Weee! This weekend was a productive weekend! I worked a half day on Friday because I had to meet with my internship advisor, which was cool. My internship is done remotely (aka my house) so I’ve only talked to my advisor via phone and email so it was nice to actually put a face with a name/voice. In order to receive my MPH I must complete a 120-hour internship experience in public health. Myself and two other students are working on creating an epidemiological profile of HIV/AIDS in Haiti for the National Alliance of State & Territorial AIDS Directors (NASTAD). It’s a pretty cool project in that the Ministry of Health in Haiti is going to use our findings to implement prevention and treatment programs in the country. I’m currently working on the “meat and potatoes” of the project now, which requires me to use SPSS, a statistical analysis program, to calculate prevalence and incidence rates of HIV from over 160,000 cases that NASTAD has collected through surveillance and electronic medical records (EMRs) over the past 10 years. It’s certainly tedious and not so fun at times, especially since I have no experience with SPSS. However, I really like the fact that our project has real world implications.

I spent most of the day Saturday running errands and hanging out at the gym organizing my mess myself and working out. Previously, I have always done my cross-training strength work in running shoes, but that is actually not good for you because a) with a thicker heel you have a higher chance of twisting an ankle and injury (plus running shoes are built for forward motion and cross-training generally and should occur in all planes of motion), and b) they ruin your shoes faster and running shoes are expensive! So I decided to pick up a pair of cross-training sneakers. I haven’t worn Nike for years, but so far I really like these shoes. I might go back and get the blue and gray pair.

On Sunday I finished up my literature review for my thesis paper (that was due a couple of weeks ago. Oopps!)! Over the holiday weekend I plan to bang out my rough draft of the paper so I can begin the process of editing. Anyone want to edit my paper for me? 🙂 Then I did some studying for my test….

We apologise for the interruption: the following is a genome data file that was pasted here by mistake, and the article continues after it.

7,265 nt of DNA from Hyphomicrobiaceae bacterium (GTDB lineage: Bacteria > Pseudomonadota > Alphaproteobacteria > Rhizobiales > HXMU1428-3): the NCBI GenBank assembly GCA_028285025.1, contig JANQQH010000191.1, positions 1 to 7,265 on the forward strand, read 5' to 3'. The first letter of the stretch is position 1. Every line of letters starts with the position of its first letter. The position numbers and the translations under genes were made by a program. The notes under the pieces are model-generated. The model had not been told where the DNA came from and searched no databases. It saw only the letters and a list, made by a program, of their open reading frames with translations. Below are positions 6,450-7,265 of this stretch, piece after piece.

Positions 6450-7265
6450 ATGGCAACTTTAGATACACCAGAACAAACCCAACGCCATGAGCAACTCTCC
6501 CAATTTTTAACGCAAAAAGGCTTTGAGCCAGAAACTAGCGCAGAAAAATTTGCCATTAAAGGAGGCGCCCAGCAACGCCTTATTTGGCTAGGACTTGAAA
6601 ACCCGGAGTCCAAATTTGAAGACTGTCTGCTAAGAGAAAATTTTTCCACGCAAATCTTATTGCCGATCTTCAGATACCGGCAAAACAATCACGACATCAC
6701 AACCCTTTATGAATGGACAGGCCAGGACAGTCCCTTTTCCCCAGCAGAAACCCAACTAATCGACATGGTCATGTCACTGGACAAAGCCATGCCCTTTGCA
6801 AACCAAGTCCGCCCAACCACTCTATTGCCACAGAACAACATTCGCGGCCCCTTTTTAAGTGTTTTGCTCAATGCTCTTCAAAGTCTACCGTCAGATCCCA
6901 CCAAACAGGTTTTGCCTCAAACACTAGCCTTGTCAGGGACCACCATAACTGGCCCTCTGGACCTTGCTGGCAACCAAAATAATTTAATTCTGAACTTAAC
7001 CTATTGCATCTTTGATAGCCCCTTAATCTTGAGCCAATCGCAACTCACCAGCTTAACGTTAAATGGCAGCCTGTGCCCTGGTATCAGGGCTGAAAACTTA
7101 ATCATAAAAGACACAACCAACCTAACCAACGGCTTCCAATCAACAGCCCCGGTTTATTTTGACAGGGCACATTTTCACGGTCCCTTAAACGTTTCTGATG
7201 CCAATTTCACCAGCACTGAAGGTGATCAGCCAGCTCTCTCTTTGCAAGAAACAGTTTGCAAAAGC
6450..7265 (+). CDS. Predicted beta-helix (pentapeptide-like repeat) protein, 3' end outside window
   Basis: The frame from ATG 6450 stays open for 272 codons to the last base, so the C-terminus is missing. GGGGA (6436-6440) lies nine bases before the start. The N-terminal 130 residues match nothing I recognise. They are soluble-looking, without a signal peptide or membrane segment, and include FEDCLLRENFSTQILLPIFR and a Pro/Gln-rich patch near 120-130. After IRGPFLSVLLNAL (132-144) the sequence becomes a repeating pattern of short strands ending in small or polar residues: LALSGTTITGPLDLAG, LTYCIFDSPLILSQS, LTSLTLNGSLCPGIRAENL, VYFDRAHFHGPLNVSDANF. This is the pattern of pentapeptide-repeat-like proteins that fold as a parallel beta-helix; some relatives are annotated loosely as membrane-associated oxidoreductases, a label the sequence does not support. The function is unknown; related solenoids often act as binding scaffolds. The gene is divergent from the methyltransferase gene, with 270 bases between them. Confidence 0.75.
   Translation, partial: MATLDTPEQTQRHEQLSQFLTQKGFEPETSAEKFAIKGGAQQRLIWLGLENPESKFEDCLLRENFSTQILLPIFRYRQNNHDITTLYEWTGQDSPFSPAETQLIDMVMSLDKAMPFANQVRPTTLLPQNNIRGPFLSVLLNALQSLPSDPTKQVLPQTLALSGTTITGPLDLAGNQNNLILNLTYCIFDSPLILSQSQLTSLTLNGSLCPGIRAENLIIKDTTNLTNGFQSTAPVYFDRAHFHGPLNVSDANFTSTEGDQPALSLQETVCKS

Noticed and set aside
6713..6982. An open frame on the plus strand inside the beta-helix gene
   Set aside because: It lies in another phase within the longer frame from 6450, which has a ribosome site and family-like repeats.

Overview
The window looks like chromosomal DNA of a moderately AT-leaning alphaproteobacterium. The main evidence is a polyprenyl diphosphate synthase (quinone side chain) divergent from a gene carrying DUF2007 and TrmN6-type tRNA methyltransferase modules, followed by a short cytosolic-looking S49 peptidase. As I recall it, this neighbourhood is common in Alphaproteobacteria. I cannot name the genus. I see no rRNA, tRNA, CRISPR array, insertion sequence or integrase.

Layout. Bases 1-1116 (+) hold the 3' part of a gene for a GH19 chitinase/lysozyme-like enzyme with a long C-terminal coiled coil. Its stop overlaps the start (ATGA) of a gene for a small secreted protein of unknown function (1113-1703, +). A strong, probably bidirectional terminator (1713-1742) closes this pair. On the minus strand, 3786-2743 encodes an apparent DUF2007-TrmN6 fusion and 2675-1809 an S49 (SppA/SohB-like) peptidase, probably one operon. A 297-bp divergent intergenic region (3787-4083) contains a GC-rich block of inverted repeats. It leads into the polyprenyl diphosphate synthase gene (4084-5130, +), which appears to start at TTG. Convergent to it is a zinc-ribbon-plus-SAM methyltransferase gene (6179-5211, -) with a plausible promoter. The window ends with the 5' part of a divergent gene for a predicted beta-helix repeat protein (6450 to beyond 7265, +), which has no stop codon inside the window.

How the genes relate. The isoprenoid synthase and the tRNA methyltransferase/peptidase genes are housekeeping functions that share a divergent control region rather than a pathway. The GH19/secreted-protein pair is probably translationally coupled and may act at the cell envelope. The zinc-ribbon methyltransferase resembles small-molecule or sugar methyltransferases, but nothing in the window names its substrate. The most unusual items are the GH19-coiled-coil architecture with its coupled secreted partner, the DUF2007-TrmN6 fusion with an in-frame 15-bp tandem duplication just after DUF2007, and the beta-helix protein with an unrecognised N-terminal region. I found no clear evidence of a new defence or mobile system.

Speaking on test… I PASSED! I am now a certified personal trainer through the National Strength and Conditioning Association (NSCA)! Yay! I took my test yesterday morning at the testing site at H&R Block. I know, weird huh? I was super nervous I was going to fail. I don’t standardize test well. I much prefer essay-based tests. This test was pretty hard too. I studied for it, but I definitely could have spent more time studying for it. I’ve been told by a few people that about half of the people who take the test the first time fail it. I can see why. If you don’t know anatomy then you are screwed. Plus they asked some super random questions. Nordic walking? Orthostatic hypotension? What the heck?! After looking those up I’m pretty sure I got them right, but I don’t remember those terms in the book at all. Anyway, I didn’t get a super high score, but I passed and I’m glad that I don’t have to take it again!

I’ve been hinting at for a while that I have already been moonlighting as a personal trainer. I got a job at Family 24 Fitness in Scarborough, Maine and it’s a pretty cool little gym run by some super awesome and experienced people! I love it already! The gym will be expanding after January and will include fitness class space and also an athletic conditioning area, which will be my area! I’m super excited and I can honestly see a future career at this place so I’m pumped! If you live in the area and looking for a personal trainer… come see me! 🙂 I promise you a good time… just not in that Maine Zumba way!

I also completed my take home class of the Functional Movement Screening. I am now a certified Functional Movement Expert! FMS is a ranking and grading system that documents movement patterns that are key to normal everyday function. By screening for movement patterns, the FMS can identify limitations and asymmetries within the body. After determining limitations and asymmetries the trainer can provide the client appropriate corrective exercises to “fix” the problems. The FMS system is great for athletes and I plan on implementing its use in the athletic conditioning program I’ll be developing at the gym. However, I still need to practice with the system so if anyone living in the Greater Portland area would like a FMS let me know! 🙂

Big things coming in 2013! So excited! 🙂

~ Happy Training!